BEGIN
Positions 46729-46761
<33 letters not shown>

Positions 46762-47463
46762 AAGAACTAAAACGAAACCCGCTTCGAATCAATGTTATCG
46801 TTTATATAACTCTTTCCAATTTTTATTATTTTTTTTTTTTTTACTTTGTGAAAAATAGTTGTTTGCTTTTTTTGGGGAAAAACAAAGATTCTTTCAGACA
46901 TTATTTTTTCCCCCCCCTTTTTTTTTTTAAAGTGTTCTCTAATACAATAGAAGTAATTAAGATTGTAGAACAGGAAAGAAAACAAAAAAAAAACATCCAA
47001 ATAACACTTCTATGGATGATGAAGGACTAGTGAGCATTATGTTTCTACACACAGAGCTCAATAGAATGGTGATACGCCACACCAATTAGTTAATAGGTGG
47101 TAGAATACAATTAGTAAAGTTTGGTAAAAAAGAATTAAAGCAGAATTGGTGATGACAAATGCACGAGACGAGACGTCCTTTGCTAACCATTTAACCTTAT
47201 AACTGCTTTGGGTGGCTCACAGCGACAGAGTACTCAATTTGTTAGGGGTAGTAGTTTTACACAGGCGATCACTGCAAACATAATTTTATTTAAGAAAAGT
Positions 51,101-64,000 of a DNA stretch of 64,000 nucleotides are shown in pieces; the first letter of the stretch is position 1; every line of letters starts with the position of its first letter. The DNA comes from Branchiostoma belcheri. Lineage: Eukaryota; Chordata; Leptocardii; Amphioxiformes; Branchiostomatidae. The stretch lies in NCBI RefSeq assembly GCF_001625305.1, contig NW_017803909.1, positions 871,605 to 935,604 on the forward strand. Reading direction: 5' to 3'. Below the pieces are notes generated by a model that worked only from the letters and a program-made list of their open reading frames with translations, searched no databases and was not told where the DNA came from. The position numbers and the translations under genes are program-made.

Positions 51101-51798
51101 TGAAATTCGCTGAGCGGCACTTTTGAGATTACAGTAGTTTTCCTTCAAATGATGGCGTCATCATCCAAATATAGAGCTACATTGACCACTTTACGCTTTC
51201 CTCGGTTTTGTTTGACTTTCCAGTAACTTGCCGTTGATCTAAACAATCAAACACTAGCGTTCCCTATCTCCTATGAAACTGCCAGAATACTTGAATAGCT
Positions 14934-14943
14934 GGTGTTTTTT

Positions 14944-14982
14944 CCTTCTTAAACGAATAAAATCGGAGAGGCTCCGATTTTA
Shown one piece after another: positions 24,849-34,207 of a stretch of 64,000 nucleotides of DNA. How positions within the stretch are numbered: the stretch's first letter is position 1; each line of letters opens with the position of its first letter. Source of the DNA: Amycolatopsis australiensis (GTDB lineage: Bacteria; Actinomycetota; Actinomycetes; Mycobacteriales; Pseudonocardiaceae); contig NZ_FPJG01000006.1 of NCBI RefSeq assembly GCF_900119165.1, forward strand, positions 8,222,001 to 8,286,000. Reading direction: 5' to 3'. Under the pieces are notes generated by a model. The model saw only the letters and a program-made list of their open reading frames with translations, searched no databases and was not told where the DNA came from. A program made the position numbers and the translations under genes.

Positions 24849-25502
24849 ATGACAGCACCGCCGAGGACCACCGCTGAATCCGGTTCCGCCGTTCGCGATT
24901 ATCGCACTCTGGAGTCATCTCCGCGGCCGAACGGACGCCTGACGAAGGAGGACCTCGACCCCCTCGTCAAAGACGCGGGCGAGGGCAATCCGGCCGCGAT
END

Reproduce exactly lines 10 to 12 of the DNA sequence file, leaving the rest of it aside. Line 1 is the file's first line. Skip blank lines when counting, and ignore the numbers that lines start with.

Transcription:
Positions 51,101-64,000 of a DNA stretch of 64,000 nucleotides are shown in pieces; the first letter of the stretch is position 1; every line of letters starts with the position of its first letter. The DNA comes from Branchiostoma belcheri. Lineage: Eukaryota; Chordata; Leptocardii; Amphioxiformes; Branchiostomatidae. The stretch lies in NCBI RefSeq assembly GCF_001625305.1, contig NW_017803909.1, positions 871,605 to 935,604 on the forward strand. Reading direction: 5' to 3'. Below the pieces are notes generated by a model that worked only from the letters and a program-made list of their open reading frames with translations, searched no databases and was not told where the DNA came from. The position numbers and the translations under genes are program-made.

Positions 51101-51798
51101 TGAAATTCGCTGAGCGGCACTTTTGAGATTACAGTAGTTTTCCTTCAAATGATGGCGTCATCATCCAAATATAGAGCTACATTGACCACTTTACGCTTTC